7. Eat breakfast or lunch in the diner car instead of dinner

    I highly encourage you to take advantage of the diner car experience, but if you’re on a strict budget, try breakfast or lunch instead. The food is just as yummy, but our bill for breakfast was less than half of what we spent on dinner.

    Dinner prices ranged from around $15 to $25 per plate and included salad, bread, and the main dish. The menu changed nightly, and we tried the spinach lasagna, herb chicken, and chipotle beef, which were all very delicious with reasonable portion sizes. Our dinner the first night came to just under $100 including drinks and tip.

    Note: Dinner reservations are often required so let your coach attendant or the dining car attendant know if you’re planning on heading to the dining car.

  8. Pack snacks and food to carry on the train

    There is a snack car in the lower level of the lounge car with a variety of things from cereal to candy. The prices weren’t horrible, but several trips a day would add up.

    We packed a back pack full of water bottles, juice boxes, granola bars, and snacks for the trip, which helped us save money by preventing the need to hit the snack car or the diner car for every meal. My husband and I even enjoyed a delicious bottle of Cabernet as we rolled through Kansas the first night. (Remember your bottle opener!)

    An advantage to traveling by train is that you don’t have the same restrictions on baggage as you do on the airlines. We had 13 bags including a car seat on the train! You’re even allowed to bring a bicycle on many of the trains.

  9. Bring activities: laptop, tablets, phone, iPod, etc.

    There are no movies on these trains like there are on many planes, but with outlets by all your seats you can keep your gadgets fully charged and your kids entertained! There was WIFI available on our train and at certain stations, but I used my hot-spot on my phone instead. I would recommend downloading any movies ahead of time since the signal was sporadic in some of the more deserted parts of the country through which we traveled.

    I also recommend you take advantage to get off the train at the stops it makes along the way! They don’t allow you to get off at all the stops, but there is usually one every couple of hours. It’s nice to get some fresh air and at several locations there were people selling jewelry and crafts. We even encountered a very enterprising girl scout selling cookies in La Junta Colorado!

  10. Plan ahead if you’ll be on the train overnight

    I suggest you pack a small overnight bag with toothbrushes, pillows, and a blanket for each seat.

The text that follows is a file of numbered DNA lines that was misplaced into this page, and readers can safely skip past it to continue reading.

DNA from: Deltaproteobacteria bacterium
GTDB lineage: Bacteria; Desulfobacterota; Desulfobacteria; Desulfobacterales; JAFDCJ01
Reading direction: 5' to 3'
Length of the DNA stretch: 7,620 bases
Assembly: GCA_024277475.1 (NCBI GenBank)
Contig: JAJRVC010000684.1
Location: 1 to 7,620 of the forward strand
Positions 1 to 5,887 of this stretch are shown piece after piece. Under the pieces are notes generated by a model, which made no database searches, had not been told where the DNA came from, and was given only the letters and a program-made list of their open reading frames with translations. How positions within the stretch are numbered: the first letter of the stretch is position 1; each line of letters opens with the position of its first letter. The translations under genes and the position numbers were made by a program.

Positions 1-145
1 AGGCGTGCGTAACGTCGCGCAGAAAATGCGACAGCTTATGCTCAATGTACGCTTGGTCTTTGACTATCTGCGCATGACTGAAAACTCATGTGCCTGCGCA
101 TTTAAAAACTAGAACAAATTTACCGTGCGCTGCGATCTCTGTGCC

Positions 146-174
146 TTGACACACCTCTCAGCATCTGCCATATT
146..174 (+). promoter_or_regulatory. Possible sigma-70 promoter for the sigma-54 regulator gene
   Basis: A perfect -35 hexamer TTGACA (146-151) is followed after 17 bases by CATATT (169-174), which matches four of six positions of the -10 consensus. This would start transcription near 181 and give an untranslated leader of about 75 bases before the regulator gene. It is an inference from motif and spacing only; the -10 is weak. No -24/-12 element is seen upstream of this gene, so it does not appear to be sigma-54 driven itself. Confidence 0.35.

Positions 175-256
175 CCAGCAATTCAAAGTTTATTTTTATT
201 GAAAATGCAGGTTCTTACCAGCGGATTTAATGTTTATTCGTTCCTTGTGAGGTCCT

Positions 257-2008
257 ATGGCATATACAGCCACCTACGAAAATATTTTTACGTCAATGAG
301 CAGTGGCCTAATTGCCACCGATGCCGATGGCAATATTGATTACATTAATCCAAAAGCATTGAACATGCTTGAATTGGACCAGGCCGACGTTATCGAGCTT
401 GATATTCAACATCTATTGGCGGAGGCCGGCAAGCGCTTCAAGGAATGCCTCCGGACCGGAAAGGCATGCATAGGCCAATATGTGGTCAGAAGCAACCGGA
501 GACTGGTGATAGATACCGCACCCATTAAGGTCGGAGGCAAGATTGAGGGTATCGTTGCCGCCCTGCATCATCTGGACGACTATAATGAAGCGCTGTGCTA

Amtrak does pass out pillows for your comfort during travel, but honestly, they’re pretty darned tiny and I was so glad we bought travel neck-pillows for everyone on clearance for $5 each before the trip. They were so worth the money and we still used the pillows the coach attendants passed out for a little more padding on the armrest or against the window.

    We didn’t bring a blanket the first night and my daughters were a little chilly. We ended up buying some Mexican blankets in Albuquerque for $9 each that were perfect for the trip home.

    I also wasn’t as prepared at bedtime as I will be next time. I had to dig deep through our bags for tooth brushes, toothpaste and my son’s “blankie.”

All in all, it was an amazing trip and there isn’t much I would change. The kids had a great time as well, and we all learned so much, getting to see the landscape change as we crossed the country, meeting interesting people and having time together to talk.

If seeing the country is on your bucket list, I encourage you to move it up to the top and plan to see it from the train! We’ve already talked Grandma and Grandma into coming along on another train trip with us next summer!

Heather C. Stephens is a serial blogger who writes for the well known online coupon site, FatWallet.com, sharing money saving information and deal guides to help shoppers know what to buy when to get the best deals. You’ll also find her online blogging about social media, marketing for small businesses, and her adventures as a mom of three.

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10 Responses to “Ten Train Travel Tips to Save You Money on Your Family Vacation”

  1. HatHed says:

    I heard the train through the Rockies to Cali is really cool and I have an ex-coworker who would only travel by train. He used to go from Chicago to Montana and back. He’d be gone a while tho, this was before 3G, so luckily it was a huge customer. If you have the extra time, this sounds like a great way to travel and save some money, see the world from the ground w/o the hassle of road rage. Thanks for sharing.

  2. Thanks for the comment, HatHed! I’d love to take the train all the way to LA. Maybe on our next trip we’ll do that. I’d also love to take the train up the West Coast. I’m sure the scenery is breathtaking.